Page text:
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Special Angles, Part 2

Expressing cos 9x as a 9th order polynomial in cos x

A puzzle was sent to me: what is the sum of sec 40�, sec 80�, and sec 160�.  I discovered using Plouffe's Inverter (a.k.a. Inverse Symbolic Calculator) that these are the roots of x3-6x2+8, and wondered why.  I knew that cos 40�, cos 80�, and cos 160� would be the roots of 8x3-6x+1 (the reciprocals of the roots of the polynomial with coefficients in reverse order), but I still needed help understanding this puzzle.

It was pointed out to me that these three angles are three of the nine roots of

(1)   cos 9x - 1 = 0

Then I discovered an easy way to express cos nx in terms of cos x, and, in particular

(2)   cos 9x = 9cos x - 120cos3x + 432cos5x - 576cos7x + 256cos9  

Using this fact, equation 1 can be rewritten as

(3)   0 = -1 + 9cos x - 120cos3x + 432cos5x - 576cos7x + 256cos9x  

Equation 3 has solutions including cos 0�, cos 120�, and cos 240�, which are simple rational numbers that can easily be divided out of this polynomial.  What remains is a perfect square, because cos 40� = cos 320�, etc.  So,

(4)   0 = (cos x - 1) (2 cos x + 1)2 (8 cos3x - 6 cos x + 1)2

Now the mystery is explained; we know why the roots of 8x3-6x+1 are cos 40�, cos 80�, and cos 160�.  The original puzzle is solved, and better yet, we might have a way to get arithmetic expressions for cosines of these special angles.

According to The Cubic Formula, the cubic, ax³+bx²+cx+d=0, has roots given by

x=cuberoot(-B/2 + sqrt(B²/4+A³/27)) - cuberoot(B/2 + sqrt(B²/4+A³/27))-b/(3a), where

A=c/a-b²/(3a²)  and  B=d/a+2b³/(27a³)-bc/(3a²)

This is already a "depressed cubic" (no x² term), so it's fairly easy to calculate A and B.
a=8, b=0, c=-6, and d=1, so A=-3/4, and B=1/8

So x = cuberoot(-1/16 + sqrt(-3)/16) - cuberoot(1/16 + sqrt(-3)/16).

Easy, right?  Not so fast.  There are two square roots of every number, and three cube roots.  Since each one appears twice, it looks like there are 3²*2²=36 different ways to calculate x.  Luckily, and for reasons I don't fully understand, you can use either of the two square roots (consistently), so there are nine different combinations of cube roots.  I just tried each of the nine roots obtained this way in x3-6x2+8 to see which three give zero.  Here's what I found this way...

Look at the first cube root.  The argument (the angle that fixes the direction) of -1/16 + i sqrt(3)/16 is 120�, so its three cube roots (and their arguments) are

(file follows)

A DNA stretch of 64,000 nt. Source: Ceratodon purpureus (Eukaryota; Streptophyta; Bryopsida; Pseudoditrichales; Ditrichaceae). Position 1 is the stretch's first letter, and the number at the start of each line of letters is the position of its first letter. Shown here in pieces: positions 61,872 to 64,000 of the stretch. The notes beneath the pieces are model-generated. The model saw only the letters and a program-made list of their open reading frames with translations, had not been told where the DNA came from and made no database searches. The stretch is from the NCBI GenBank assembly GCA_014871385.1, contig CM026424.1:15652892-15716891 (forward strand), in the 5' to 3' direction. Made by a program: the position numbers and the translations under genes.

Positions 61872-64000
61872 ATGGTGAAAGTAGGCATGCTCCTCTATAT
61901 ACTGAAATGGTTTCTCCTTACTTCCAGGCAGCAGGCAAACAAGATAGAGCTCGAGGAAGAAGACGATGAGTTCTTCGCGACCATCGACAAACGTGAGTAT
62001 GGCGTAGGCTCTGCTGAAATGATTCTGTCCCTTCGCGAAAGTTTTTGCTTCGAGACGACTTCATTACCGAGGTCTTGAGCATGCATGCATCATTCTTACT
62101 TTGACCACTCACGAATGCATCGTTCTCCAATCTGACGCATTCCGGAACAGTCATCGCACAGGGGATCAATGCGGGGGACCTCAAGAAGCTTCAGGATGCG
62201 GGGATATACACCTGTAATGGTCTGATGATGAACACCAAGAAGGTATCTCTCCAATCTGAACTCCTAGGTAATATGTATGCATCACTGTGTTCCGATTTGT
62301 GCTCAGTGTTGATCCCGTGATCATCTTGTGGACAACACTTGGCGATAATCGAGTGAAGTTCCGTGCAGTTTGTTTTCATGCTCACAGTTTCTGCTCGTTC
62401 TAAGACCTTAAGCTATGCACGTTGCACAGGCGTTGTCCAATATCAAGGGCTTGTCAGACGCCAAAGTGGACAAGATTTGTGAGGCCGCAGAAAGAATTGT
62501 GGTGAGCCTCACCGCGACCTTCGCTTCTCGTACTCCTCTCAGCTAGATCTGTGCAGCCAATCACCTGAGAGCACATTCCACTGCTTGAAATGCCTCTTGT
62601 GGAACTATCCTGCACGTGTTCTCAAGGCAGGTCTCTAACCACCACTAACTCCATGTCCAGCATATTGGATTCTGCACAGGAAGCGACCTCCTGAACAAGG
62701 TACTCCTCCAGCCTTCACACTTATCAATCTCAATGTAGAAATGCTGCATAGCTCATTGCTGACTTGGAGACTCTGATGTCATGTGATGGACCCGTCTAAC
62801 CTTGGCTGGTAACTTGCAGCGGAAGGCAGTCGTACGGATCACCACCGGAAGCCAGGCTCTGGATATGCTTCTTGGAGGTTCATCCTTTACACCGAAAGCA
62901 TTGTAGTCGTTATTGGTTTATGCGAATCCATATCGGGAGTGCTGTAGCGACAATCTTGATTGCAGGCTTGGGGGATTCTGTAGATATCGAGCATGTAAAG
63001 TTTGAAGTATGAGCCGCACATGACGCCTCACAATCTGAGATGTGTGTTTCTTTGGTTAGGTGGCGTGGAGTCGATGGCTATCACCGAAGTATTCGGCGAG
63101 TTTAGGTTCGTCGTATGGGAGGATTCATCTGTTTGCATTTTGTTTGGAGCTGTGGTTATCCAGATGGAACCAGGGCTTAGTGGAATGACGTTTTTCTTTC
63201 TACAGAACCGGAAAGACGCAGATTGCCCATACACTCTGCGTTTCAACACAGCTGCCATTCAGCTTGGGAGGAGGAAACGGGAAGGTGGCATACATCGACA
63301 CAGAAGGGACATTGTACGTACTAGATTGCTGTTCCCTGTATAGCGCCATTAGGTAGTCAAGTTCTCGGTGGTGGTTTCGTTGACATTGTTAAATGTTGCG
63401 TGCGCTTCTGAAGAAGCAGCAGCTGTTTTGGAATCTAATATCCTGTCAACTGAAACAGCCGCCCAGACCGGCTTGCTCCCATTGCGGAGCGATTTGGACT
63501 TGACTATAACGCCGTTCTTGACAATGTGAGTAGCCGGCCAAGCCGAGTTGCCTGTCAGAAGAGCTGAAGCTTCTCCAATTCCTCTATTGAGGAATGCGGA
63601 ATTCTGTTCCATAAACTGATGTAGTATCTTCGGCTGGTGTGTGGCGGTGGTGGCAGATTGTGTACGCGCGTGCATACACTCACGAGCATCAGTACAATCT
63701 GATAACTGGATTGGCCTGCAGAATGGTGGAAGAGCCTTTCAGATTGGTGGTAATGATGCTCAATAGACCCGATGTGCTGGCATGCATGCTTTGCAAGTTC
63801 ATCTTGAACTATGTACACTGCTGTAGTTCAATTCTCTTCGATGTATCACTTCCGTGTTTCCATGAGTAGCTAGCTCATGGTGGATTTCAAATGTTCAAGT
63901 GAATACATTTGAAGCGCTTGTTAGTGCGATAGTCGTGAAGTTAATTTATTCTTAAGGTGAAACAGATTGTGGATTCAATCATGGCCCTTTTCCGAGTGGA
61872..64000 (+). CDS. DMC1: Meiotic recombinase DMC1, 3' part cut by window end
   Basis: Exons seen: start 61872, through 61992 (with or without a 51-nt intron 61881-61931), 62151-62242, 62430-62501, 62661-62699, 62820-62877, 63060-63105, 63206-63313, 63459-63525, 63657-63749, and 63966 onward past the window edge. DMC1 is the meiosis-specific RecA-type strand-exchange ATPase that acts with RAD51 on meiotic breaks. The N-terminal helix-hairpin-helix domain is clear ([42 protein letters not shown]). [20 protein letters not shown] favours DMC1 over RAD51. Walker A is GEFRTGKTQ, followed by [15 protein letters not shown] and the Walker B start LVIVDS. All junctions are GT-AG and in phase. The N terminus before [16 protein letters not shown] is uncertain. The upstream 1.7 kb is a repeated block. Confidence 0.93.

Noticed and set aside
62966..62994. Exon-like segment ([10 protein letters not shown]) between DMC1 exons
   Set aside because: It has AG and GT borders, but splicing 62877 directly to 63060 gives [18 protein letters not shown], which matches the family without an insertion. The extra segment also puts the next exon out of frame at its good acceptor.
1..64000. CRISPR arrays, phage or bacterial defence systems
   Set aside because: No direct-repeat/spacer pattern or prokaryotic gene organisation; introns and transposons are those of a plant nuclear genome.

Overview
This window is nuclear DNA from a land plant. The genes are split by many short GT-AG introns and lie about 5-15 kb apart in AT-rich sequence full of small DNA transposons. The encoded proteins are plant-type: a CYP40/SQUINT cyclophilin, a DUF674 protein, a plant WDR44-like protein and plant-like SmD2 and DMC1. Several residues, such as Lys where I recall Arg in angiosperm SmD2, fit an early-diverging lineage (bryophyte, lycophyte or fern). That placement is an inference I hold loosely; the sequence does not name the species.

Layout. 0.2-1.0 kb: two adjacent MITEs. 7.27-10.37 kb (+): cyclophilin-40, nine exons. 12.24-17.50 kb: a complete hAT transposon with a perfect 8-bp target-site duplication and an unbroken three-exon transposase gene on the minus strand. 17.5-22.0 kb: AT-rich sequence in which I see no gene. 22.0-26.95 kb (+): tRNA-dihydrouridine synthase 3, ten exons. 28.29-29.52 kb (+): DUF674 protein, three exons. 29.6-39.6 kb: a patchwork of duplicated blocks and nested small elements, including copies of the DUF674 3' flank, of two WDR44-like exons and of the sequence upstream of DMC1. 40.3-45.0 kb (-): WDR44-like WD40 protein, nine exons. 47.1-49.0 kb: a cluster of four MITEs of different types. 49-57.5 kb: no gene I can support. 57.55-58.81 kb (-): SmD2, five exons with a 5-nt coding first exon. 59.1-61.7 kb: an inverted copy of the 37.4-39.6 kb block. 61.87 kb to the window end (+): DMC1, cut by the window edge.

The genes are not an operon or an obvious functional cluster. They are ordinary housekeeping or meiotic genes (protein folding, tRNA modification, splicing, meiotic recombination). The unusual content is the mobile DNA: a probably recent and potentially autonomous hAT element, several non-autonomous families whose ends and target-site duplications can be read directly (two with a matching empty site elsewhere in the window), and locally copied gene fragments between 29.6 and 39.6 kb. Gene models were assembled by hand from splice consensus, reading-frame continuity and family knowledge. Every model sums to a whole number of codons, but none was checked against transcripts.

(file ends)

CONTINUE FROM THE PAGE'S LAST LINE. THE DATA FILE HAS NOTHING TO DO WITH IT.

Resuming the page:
0.383022+0.321394i   (40�)
-0.469846+0.171010i   (160�)
0.0868241-0.492404i   (280�)

The second number is 1/16 + i sqrt(3)/16  (argument is 60�)  its three cube roots and their arguments are:

0.469846+0.171010i   (20)
-0.383022+0.321394i   (140)
-0.0868241-0.492404i   (260)

As you can see, the same three imaginary components of the first cube roots appear as the second cube roots.  That is, if you pair cube root (1a) with cube root (2b), the difference is a real number.

So the three roots of this cubic are

0.383022+0.321394i  -  -0.383022+0.321394i  =  0.766044222  =  cos(40�)
-0.469846+0.171010i  -  0.469846+0.171010i  =  -0.93969231  =  cos(160�)
0.0868241-0.492404i  - 
-0.0868241-0.492404i  =  0.173648189  =  cos(80�)

Does this get us any closer to finding an arithmetic expression that yields the cosine of 40�?  I don't think so, alas.

Summary of the Cubic Formula

 x=cuberoot(-B/2 + sqrt(B²/4+A³/27)) - cuberoot(B/2 + sqrt(B²/4+A³/27))-b/(3a) 

Another Puzzle

Prove that the sum

sec² 1� + sec² 3� + ... + sec² 89�

is an integer.


A little trial and error will convince you that if you divide the interval [0,90�] into n equal sub-intervals, and sum the squares of tan of the angle at the center of each of the intervals, then this sum is 2n²-n.

This problem is a case in point, where n=45. The sum of squares of tans is 2n²-n, which is 4005 when n=45.

Other similar problems would be to prove the sum of

tan² 15� + tan² 45� + tan² 75� = 15,

or that tan² 9� + tan² 27� + tan² 45� + tan² 63� + tan² 81� = 45. 

Outline of a Proof

These angles in the range between 0� and 90� are just the solutions in the first quadrant to the equation

cos 180x + 1 = 0

Expanding cos 180x in terms of cos x, we get 

cos 180x = 1 - 16200cos² x + ... 

where the "..." represent a whole bunch of other even powers of cos x, with humongous coefficients, the values of which, luckily, don't matter to us! 

Plugging this into the first equation above, we get the polynomial equation, 

0 = 2 - 16200cos² x + ... 

I'm sure you'll recognize 16200 as half the square of 180 -- this is important for the general case. 

Since sec is the reciprocal of cos, this polynomial equation can be expressed as 

0 = 2sec180 x - 16200sec178 x + ... 

Let u = sec² x, so now we have 

0 = 2u90 - 16200u89 + ... 

The sum of the 90 roots of this polynomial is 8100, but we're only looking for the sum of the 45 values of u representing angles in the first quadrant, so we divide that in half, giving us 4050.

To complete the proof, use 4n in place of 180 to find the sum of squares of secants of the n angles in the first quadrant is 2n², and then subtract n to get the sum of squares of tangents, because tan² = sec² - 1.

Internet references

Plouffe's Inverter (formerly Inverse Symbolic Calculator) - turns a number into the formula that generated that number!

Related Pages in this website

Trig Functions of Special Angles

The Cubic Formula -- the cubic, ax³+bx²+cx+d=0, has roots given by
    x=cuberoot(-B/2 + sqrt(B²/4+A³/27)) - cuberoot(B/2 + sqrt(B²/4+A³/27))-b/(3a), where
    A=c/a-b²/(3a²)  and  B=d/a+2b³/(27a³)-bc/(3a²)


The webmaster and author of this Math Help site is Graeme McRae.